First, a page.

Tuesday March 8, 2022 — Taipei, Taiwan

I finally signed up for Hypothesis — a tool that lets you annotate arbitrary web pages. I have pretty mixed feelings about it, so far.

I really like the idea — I think annotation is often a useful way of taking notes and discussing ideas. The implementation, though, leaves me a bit confused.

The main problem, for me, is confusion around who the audience for an annotation is supposed to be. Hypothesis doesn’t seem to have any concept of “following” or even “blocking”In general, I’m pretty astonished about the lack of thought Hypothesis seems to have put into abuse and harassment. Genius, who did basically the same thing as Hypothesis, was rightfully dragged years ago for providing this same type of tool with no ability for authors to opt-out. Despite that, Hypothesis seems to have built the exact same thing, without any tools to mitigate these concerns. users, so the answer seems to be that notes are for… whoever happens to go to the same URL you’re at and also has the Hypothesis extension installed. Who is that? I have literally no idea.

I’ve found that this lack of a specific audience makes it very easy for me to lean into being unnecessarily mean — in many other forums, I expect that the author might read my comments, and temper them with that in mind. That doesn’t mean holding back my disagreements, it just means phrasing them constructively. Since my default assumption about Hypothesis is that the author won’t see the annotations,This isn’t true on webpages where the author has explicitly enabled annotations by including the Hypothesis script on their website, but that seems to be pretty rare. and probably nobody will see my annotations, I’m less likely to be kind in my writing. The problem is, it is actually quite easy for authors to see annotations — certainly one of the first things I did when I was playing with Hypothesis was searching for annotations on my work.

There’s also a more subtle force pushing my annotations to be less kind than my writing in other mediums: since annotations are inline, they’re organized to respond to specific snippets of text, without good ways to discuss the larger context of the piece. When I write a response to something someone has written, I generally start by stating my overall position on the piece I’m responding to: often I think that a piece is largely good and important, but I disagree with a specific, small part. When I write about the piece as a whole, it’s natural to start by saying that, and laying out my relationship to the text I’m responding to. When I annotate, though, my instinct is to simply highlight the part that I disagree with, write about what’s wrong with it, and move on.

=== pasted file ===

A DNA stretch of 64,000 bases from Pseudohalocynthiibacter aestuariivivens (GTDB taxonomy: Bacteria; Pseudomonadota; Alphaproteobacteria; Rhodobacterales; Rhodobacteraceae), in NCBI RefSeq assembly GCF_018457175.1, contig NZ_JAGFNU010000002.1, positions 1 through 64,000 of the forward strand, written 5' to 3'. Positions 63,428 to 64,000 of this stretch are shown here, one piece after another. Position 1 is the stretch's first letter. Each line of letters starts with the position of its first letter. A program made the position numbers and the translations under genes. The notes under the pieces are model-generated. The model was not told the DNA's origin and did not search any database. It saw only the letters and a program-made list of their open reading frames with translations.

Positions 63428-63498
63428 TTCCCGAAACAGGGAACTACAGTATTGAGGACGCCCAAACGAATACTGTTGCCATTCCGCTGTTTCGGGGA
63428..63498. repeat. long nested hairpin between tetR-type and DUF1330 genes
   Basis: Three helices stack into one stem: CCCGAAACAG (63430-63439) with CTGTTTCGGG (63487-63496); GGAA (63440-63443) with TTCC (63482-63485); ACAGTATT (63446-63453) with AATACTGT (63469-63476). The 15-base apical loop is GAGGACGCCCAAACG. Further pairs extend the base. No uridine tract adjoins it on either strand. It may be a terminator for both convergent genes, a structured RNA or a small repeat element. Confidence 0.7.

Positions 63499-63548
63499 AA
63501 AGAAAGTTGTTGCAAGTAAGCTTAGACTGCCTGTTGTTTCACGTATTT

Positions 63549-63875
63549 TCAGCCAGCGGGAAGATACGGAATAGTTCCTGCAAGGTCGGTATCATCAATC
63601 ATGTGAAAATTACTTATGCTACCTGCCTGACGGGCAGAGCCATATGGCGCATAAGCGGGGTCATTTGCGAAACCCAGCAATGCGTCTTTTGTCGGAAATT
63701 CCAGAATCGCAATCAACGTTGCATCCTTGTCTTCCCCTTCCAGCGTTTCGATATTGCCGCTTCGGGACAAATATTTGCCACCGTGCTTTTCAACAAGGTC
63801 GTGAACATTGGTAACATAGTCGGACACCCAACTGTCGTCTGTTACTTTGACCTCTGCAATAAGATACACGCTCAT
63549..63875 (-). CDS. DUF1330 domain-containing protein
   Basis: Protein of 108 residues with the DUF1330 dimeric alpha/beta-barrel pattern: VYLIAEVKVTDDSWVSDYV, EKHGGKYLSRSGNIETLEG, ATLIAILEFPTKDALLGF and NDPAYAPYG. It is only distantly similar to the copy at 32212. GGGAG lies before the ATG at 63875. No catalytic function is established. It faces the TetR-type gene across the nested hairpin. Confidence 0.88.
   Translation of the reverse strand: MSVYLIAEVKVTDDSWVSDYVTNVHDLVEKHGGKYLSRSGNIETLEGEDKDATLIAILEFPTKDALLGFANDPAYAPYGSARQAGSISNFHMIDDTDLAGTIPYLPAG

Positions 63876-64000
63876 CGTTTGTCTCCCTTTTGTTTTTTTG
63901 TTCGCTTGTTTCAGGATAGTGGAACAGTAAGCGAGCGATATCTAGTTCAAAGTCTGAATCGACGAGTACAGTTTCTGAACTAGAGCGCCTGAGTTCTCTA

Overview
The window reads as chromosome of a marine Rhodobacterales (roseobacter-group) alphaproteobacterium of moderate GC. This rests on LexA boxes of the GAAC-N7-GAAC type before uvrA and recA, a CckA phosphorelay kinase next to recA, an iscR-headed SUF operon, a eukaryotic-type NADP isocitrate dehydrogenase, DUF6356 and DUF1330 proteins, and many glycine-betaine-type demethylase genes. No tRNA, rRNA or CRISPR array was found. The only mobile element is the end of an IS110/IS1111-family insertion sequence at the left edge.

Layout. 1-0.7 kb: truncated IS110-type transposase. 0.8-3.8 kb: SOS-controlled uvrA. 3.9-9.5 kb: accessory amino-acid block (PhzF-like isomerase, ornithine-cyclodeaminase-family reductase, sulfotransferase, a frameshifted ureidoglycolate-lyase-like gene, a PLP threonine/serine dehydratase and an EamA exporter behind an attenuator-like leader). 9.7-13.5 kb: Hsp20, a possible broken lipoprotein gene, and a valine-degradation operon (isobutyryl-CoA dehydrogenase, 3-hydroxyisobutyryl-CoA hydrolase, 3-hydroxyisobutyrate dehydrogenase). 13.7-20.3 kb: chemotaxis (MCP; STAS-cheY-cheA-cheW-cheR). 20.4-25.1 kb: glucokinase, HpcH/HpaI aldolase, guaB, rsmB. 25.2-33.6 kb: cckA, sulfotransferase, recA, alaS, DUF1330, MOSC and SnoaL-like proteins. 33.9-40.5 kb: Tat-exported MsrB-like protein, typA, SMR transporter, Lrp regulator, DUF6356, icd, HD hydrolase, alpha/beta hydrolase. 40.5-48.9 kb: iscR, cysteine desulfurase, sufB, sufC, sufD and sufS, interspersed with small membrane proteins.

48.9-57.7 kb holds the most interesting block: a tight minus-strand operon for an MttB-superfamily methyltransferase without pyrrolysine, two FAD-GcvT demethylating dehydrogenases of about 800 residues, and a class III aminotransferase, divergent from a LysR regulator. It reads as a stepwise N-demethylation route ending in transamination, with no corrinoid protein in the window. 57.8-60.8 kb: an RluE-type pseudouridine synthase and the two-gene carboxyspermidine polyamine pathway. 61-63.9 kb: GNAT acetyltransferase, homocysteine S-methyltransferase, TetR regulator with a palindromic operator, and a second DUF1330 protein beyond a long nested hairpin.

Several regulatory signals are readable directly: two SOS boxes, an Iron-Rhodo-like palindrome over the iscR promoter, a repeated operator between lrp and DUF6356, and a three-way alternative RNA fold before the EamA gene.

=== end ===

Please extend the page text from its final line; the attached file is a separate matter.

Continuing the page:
I could perhaps counteract that by trying to highlight and annotate more sections that I agree with, but I think that annotation as a primary mode of response makes it much harder to talk about some of the things I love most about writing: I often read pieces that don’t have any particular sentences that make punchy sound bites, but still masterfully discuss a topic by making insightful connections between disparate ideas. Responding to those kinds of pieces fundamentally involves summarization and rewording, which is hard to shoehorn into a tool for annotation.

The sum result of this is that Hypothesis makes it easy for me to snarkily respond to individual ideas I disagree with, while making it hard to do the sort of analysis I like on writing that I agree with and think is important. That’s a particularly poor property to have in a system with a single public channel and no way for people to control who they see annotations from.

The likely reason that Hypothesis evolved like this seem pretty clear to me: a core piece of what they’re trying to build is “social” annotation, and that requires users interacting with each other. They don’t have many users right now, and typical Silicon Valley thinking about “social” apps is that they live or die based on the network effects of the number of users they have. Presumably Hypothesis is worried about being seen as a ghost town — from that lens, building tools to let people avoid seeing each other’s annotations is the opposite of what they want.

The problem is, Silicon Valley thinking about “network effects” around social apps has always been destructive and wrong. You need network effects and a large userbase to make a social app that’s worth a billion dollars, but pursuing those strategies is actively harmful to making a social app that makes its users happy. Most people don’t want to talk to the entire internet, they want to talk to a few people who they vibe with. Getting the entire internet to use your app usually seems to make it harder to find the small set of people you vibe with, not easier — especially when tools for curating community and letting people choose who they interact with are tacked on as an afterthought, rather than built in from the start.

I’d much prefer a version of Hypothesis centered around public groupsHypothesis has private groups, but those are only useful in very specific contexts, and suffer actual network effect problems, since they have to be organized out-of-band. that one could subscribe to, with thoughtful moderation and community-building tools built in from the start. I’d love to be able to create and subscribe to a group for Recursers to annotate and comment on things they read, or to be able to automatically follow everyone I follow on Twitter or via RSS on Hypothesis. Shoving everything into a single public group with no way to filter what I see is exactly the opposite of what I want from a piece of software designed to be “social”.